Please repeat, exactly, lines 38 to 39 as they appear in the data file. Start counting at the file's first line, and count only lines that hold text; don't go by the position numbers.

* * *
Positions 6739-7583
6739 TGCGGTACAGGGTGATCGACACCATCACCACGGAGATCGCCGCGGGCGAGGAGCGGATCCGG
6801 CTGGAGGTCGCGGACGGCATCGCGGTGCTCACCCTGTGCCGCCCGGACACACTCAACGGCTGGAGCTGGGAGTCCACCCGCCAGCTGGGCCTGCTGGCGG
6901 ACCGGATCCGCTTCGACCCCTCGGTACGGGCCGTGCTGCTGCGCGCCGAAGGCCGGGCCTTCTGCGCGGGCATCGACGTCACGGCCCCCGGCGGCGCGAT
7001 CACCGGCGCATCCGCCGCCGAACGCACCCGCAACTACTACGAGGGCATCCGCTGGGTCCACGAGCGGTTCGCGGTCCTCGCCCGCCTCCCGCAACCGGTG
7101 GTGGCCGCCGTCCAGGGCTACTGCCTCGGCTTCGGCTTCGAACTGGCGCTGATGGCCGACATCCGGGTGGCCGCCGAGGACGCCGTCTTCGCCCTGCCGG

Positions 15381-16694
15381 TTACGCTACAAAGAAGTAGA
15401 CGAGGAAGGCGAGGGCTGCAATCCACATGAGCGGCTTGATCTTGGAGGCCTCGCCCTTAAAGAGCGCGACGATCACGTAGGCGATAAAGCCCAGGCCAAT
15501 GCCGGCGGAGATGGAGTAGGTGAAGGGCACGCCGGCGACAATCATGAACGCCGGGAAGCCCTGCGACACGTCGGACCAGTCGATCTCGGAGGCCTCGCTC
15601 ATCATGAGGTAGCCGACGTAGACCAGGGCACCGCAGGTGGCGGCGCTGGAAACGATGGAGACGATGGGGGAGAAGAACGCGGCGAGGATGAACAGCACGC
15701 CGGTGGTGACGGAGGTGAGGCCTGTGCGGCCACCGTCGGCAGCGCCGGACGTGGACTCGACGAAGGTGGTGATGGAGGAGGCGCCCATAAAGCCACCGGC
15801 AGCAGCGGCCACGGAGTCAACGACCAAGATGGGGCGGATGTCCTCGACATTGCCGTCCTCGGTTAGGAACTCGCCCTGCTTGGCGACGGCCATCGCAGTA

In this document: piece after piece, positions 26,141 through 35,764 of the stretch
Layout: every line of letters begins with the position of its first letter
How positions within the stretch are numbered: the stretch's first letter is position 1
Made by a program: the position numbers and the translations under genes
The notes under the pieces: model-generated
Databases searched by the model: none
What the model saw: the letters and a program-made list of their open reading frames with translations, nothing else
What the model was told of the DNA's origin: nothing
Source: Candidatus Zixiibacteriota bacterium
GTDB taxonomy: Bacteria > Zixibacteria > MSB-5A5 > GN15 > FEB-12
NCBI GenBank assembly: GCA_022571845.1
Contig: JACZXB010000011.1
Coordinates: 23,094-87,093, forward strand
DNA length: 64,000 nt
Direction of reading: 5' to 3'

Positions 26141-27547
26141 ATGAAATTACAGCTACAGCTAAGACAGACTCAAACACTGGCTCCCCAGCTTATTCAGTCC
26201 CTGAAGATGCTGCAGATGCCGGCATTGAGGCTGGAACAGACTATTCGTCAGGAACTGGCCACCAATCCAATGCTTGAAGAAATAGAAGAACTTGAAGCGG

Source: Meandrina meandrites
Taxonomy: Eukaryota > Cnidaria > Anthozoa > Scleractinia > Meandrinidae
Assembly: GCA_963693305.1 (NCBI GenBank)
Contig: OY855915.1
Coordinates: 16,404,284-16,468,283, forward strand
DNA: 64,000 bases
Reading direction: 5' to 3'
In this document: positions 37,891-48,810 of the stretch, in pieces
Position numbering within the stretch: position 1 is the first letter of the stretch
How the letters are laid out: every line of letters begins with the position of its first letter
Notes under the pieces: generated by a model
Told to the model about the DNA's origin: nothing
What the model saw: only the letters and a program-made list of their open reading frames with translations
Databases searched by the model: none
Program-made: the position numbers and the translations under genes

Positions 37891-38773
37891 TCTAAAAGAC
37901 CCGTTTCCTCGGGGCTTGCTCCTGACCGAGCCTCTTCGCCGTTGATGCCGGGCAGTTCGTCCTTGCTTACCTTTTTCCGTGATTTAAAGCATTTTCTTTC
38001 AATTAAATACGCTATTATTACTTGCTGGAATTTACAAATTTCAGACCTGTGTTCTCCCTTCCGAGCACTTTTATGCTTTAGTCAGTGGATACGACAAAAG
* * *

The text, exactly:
Reading direction: 5' to 3'
In this document: positions 37,891-48,810 of the stretch, in pieces